May 20, 2010
(HealthDay News) — Exposure to a dangerous cocktail of smoke, dust, fumes and gases among those involved in clean-up, rescue, recovery and demolition at the World Trade Center ultimately compromised the workers’ sense of smell, new research reveals.
- A d v e r t i s e m e n t
Such individuals specifically experienced a diminished ability to detect odors and irritants, researchers at the nonprofit Monell Center in Philadelphia and their collaborators found.
“The nose performs many sensory functions that are critical for human health and safety,” Monell environmental psychologist and lead author Pamela Dalton said in a news release. “The sensory system that detects irritants is the first line of defense to protect the lungs against airborne toxic chemicals. The loss of the ability of the nose to respond to a strong irritant means that the reflexes that protect the lungs from toxic exposures will not be triggered.”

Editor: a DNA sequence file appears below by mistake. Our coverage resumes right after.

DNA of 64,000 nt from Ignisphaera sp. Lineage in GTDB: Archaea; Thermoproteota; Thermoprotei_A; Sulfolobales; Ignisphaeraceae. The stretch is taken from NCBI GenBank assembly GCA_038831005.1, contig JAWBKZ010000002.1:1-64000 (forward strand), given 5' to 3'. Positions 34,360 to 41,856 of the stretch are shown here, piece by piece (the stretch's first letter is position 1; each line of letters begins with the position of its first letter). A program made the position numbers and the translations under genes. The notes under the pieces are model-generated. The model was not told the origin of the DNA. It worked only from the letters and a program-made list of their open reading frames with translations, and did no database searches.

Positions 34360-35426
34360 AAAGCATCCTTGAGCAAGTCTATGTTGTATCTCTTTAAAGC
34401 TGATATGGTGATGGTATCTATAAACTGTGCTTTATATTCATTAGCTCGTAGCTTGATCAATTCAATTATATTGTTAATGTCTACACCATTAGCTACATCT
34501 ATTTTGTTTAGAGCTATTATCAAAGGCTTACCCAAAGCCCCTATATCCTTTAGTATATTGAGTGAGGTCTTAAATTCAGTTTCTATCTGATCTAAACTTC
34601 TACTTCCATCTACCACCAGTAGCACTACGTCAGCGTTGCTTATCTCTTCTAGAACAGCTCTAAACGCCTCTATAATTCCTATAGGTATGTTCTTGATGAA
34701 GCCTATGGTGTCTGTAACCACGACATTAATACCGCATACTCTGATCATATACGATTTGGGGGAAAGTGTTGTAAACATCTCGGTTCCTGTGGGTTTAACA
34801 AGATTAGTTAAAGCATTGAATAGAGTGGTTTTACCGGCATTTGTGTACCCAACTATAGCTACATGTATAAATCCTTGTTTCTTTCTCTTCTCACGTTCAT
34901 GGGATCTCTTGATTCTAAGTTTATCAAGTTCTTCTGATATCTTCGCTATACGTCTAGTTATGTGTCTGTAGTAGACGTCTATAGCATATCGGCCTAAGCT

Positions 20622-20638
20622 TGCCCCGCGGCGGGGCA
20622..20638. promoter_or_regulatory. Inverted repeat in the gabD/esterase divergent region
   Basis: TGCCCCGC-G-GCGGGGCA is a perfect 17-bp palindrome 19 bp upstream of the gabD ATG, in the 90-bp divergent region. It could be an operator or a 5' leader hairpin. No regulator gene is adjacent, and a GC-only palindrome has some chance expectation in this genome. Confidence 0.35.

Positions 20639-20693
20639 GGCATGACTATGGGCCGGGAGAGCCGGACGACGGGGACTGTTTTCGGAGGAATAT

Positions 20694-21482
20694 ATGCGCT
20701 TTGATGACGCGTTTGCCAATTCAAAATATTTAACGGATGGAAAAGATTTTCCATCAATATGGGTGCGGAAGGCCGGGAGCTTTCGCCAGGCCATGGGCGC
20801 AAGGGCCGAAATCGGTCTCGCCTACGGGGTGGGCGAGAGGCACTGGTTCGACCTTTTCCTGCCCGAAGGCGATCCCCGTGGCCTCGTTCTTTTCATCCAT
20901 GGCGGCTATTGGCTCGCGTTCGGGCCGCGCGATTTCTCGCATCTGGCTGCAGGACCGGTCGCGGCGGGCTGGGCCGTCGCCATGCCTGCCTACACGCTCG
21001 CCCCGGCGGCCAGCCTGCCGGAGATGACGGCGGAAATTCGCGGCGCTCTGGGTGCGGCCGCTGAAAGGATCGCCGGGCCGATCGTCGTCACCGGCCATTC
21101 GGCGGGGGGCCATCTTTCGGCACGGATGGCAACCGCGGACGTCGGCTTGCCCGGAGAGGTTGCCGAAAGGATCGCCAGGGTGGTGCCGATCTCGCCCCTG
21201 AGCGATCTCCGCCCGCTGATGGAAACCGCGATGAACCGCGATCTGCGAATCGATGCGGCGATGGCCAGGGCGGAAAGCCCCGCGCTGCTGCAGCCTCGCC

The study, reported in the May 18 online edition of Environmental Health Perspectives, was funded by the U.S. National Institute on Deafness and Other Communication Disorders.
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